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Papers of the Week

2021 Jun

Exp Ther Med



Intra-articular injections of platelet-rich plasma vs. hyaluronic acid in patients with knee osteoarthritis: Preliminary follow-up results at 6-months.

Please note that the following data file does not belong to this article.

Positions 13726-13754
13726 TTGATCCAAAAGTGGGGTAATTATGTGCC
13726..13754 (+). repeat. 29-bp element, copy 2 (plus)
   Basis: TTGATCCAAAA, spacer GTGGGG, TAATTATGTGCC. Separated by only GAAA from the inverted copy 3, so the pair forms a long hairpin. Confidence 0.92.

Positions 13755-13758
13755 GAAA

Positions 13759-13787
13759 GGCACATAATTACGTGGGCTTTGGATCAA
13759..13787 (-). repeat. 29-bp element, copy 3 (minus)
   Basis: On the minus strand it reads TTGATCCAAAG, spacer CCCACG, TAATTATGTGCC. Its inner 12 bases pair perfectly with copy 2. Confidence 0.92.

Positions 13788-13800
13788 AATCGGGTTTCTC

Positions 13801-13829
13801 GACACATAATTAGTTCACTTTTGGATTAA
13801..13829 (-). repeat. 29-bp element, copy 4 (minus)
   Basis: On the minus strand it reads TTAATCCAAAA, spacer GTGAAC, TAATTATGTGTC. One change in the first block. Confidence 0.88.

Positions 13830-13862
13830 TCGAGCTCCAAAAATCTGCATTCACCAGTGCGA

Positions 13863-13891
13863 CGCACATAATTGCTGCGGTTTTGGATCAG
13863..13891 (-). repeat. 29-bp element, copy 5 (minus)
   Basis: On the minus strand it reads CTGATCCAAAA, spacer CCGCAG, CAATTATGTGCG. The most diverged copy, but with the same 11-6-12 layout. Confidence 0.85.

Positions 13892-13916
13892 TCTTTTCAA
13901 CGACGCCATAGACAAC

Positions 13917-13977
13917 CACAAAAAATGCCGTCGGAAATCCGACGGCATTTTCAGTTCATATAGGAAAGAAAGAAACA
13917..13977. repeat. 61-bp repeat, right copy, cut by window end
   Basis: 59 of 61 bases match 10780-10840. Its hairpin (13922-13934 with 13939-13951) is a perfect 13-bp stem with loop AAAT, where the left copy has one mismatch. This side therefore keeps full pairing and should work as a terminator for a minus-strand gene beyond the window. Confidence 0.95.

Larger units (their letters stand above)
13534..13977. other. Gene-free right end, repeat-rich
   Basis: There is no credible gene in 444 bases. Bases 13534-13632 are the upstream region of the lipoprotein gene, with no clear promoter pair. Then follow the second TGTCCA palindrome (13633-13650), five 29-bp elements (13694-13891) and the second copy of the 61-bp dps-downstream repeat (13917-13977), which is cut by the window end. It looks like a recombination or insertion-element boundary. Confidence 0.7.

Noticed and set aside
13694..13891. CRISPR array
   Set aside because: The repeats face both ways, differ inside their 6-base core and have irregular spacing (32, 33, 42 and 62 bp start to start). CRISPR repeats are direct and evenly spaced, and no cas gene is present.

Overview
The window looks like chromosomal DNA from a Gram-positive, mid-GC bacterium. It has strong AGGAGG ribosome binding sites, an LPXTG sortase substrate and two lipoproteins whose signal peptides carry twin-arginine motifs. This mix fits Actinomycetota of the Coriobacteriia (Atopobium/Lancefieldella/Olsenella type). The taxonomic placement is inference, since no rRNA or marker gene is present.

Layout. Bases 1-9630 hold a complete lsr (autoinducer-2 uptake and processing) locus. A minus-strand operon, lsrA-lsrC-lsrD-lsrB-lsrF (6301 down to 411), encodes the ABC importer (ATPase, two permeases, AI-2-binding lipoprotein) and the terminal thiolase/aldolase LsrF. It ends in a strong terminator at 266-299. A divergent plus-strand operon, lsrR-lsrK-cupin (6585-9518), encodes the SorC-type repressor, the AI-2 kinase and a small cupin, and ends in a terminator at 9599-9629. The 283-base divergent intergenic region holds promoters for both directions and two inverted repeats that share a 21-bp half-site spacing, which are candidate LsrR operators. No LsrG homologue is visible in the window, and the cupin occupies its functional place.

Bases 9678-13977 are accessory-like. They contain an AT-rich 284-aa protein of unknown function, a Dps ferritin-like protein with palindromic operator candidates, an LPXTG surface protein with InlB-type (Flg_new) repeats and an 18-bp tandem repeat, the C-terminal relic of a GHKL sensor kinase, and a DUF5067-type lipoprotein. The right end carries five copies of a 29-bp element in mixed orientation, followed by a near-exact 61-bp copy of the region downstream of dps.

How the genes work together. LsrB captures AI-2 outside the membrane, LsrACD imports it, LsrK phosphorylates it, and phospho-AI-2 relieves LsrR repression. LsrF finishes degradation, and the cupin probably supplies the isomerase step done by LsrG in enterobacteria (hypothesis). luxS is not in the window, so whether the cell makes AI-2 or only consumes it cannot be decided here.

The aim of the present study was to compare the clinical and economic benefits of intra-articular injections of platelet-rich plasma (PRP) and hyaluronic acid (HA) in Chinese patients with knee osteoarthritis (OA). A total of 86 patients (42 treated with PRP and 44 with HA) were treated with three weekly intra-articular injections. The inclusion criteria included patients between 18 and 75 years of age, with chronic knee pain or swelling lasting >3 months and X-ray findings of degenerative joint alterations according to the Kellgren-Lawrence score grade I-III. Clinical examinations were performed before treatment, at 1- and 6-month post-injection intervals. International Knee Documentation Committee subjective, Western Ontario and McMaster Universities and visual analogue scale scores were determined at each examination. Adverse reactions, average cost, treatment time and patient satisfaction were also recorded. Compared with patients injected with HA, PRP was found to be associated with increased and more severe post-injection pain and swelling, where the duration of adverse reactions was greater in the PRP group (P=0.02). During the follow-up evaluations, both groups showed statistically significant improvements in all clinical scores from pre-injection to 1- and 6-month assessments (P<0.05). However, no significant inter-group (PRP vs. HA) differences were observed in the clinical scores between the two follow-up time points. There were also no significant differences in clinical score between the groups with regards to the Kellgren-Lawrence grade I, II or III. The average cost of PRP injections was 22.8X that of HA administration and the average treatment time was 5X that of HA, but there was no significant difference in patient satisfaction. These preliminary results indicate that although PRP injections can significantly improve clinical outcome in patients with knee OA, PRP is not any more effective compared with HA. Furthermore, PRP injections are associated with higher costs and treatment times. Therefore, additional clinical studies are required before PRP injections can be considered as a first-line treatment option for knee OA.